U.S. Luge Team 3D-Printed Sleds Tailored to Riders’ Bodies
The new sleds created in collaboration with 3D-printing company Stratasys are in use at the Winter Olympic Games held this month in Pyeongchang, South Korea
USA Luge, the U.S. Olympic luge team, collaborated with Nasdaq-listed 3D printing company Stratasys Ltd. to design and manufacture customized racing sleds tailored to each athlete’s body, the company announced Wednesday.
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The new sleds are in use at the Winter Olympic Games held this month in Pyeongchang, South Korea. As of Thursday, before the final team rally scheduled for tonight, the U.S. luge team has won one silver medal at the men’s singles competition, finishing at 3:10.728 minutes. Austria won the gold with 3:10.702 minutes.
Luge is an Olympic sport in which one or two athletes are racing face up and feet first on a sled that can reach nearly 90 miles per hour. Athletes compete against a highly precise timer, with a precision of one one-thousandth of a second on artificial tracks. Steering is done either by shifting weight with their shoulders or by applying pressure with their calves.
To go through the track efficiently and reduce friction between the sled and the icy track, which may badly influence their results, athletes must minimize movement, making customization a major factor in their success.
Additive manufacturing is used for engineering mandrels for a composite structure at the front of the sled used to accurately position the athletes’ legs during the competition. These structures are extremely complex and difficult to manufacture but Stratasys’ 3D printing technology allows the team to customize and manufacture the entire sled in just a few days.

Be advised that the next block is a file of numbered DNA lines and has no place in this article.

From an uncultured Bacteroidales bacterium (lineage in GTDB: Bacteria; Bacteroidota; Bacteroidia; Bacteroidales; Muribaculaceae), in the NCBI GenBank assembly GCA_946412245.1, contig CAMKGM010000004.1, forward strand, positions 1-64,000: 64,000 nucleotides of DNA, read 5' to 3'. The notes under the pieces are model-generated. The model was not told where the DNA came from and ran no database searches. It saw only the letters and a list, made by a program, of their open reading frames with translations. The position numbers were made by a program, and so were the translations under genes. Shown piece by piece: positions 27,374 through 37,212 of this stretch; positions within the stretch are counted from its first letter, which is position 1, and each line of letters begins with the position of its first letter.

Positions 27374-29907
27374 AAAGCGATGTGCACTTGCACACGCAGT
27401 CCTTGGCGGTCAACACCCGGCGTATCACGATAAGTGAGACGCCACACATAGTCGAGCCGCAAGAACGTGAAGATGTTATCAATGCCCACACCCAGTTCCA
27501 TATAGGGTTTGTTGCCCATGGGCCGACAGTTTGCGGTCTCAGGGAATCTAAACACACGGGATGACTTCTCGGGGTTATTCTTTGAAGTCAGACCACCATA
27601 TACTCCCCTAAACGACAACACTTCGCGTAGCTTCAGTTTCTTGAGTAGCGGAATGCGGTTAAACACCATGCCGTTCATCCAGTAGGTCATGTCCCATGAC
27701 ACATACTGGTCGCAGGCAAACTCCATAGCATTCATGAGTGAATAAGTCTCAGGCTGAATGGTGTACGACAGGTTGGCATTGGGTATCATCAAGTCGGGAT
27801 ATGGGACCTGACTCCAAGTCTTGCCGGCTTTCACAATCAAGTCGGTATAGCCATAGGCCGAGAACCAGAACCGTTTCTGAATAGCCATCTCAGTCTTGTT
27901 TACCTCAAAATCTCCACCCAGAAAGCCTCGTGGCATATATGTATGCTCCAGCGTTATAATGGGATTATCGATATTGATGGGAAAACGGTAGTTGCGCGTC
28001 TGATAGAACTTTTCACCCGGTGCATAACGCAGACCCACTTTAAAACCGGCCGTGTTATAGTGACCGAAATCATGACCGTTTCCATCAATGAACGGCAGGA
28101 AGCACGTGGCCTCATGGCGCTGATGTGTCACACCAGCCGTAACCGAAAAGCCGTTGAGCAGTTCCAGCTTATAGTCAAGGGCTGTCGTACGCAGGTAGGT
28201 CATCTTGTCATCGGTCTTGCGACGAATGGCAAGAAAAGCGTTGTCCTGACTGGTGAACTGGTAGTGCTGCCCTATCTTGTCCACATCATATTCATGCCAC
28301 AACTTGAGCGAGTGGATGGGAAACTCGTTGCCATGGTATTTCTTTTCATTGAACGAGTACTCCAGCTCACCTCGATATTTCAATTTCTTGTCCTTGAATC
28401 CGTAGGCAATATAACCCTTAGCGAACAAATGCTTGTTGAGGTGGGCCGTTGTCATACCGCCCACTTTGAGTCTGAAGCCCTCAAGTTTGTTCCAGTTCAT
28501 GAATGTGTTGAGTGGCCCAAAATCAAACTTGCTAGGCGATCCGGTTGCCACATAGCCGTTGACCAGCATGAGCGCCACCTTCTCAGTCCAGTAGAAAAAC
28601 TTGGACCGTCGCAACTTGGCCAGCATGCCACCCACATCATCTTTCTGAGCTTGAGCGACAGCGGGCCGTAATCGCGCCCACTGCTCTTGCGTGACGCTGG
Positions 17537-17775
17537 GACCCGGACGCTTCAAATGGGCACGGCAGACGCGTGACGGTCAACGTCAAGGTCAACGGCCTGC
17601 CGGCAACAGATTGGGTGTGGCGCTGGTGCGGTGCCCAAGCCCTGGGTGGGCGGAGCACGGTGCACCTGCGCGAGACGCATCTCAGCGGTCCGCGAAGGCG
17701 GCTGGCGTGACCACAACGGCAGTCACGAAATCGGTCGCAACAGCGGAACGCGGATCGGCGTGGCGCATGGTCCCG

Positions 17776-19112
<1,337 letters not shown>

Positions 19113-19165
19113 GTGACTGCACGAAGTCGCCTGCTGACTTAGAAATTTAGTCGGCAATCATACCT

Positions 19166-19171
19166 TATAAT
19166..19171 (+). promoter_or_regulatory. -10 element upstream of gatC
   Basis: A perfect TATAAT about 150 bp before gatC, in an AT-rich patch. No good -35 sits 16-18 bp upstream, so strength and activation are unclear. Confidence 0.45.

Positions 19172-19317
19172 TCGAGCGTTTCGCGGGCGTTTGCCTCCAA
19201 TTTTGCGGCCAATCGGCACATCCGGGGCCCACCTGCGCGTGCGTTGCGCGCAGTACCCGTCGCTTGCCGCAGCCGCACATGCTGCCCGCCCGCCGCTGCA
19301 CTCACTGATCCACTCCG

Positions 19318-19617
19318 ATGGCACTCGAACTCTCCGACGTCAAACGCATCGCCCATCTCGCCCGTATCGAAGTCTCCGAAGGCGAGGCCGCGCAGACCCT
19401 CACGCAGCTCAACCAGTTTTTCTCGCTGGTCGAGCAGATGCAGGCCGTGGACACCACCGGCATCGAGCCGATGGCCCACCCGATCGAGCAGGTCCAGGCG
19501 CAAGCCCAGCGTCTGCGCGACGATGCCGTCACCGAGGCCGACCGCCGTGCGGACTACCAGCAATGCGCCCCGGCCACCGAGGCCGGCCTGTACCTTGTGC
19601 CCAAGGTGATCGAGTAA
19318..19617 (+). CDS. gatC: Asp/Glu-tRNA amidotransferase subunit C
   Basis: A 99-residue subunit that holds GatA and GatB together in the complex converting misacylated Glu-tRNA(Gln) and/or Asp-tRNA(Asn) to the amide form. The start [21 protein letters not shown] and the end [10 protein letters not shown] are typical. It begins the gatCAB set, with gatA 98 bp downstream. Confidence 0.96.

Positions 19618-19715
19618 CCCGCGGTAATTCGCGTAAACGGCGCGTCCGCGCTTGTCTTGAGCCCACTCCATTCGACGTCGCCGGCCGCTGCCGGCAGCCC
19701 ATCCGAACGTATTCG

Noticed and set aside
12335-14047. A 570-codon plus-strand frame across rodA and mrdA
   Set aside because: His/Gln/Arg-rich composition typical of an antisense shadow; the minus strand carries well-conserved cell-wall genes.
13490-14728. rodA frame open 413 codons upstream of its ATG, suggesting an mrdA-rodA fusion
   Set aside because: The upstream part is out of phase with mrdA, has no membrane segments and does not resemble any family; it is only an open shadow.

In competitive luge racing, fractions of a second make all the difference and comfortable, aerodynamic sled designs are what wins races, USA Luge technical program manager, Jon Owen, said in a statement. The collaboration with Stratasys allows the team to balance “comfort and performance by tailoring the sled to each rider’s body while minimizing fabrication cost and time,” he said.
Stratasys was established in 1989 and is dually-headquartered in Minnesota and Rehovot, a town in the central district of Israel. With around 2,500 employees worldwide, Stratasys manufactures 3D printers and production systems for various industries including aerospace, automotive, healthcare, and consumer products. In the 3rd quarter of 2017, the company reported a GAAP net loss of $10.2 million and non-GAAP net income of $4.1 million.
On Friday, Stratasys announced it had signed a joint venture agreement with Singapore-listed aircraft maintenance provider SIA Engineering Company Ltd., to establish a center for additive manufacturing of 3D printed parts for commercial aircrafts. Earlier this month, Stratasys announced it is working in collaboration with multinational 3D software company Dassault Systèmes and robotics innovator Easton LaChappelle, on developing a prosthetic arm.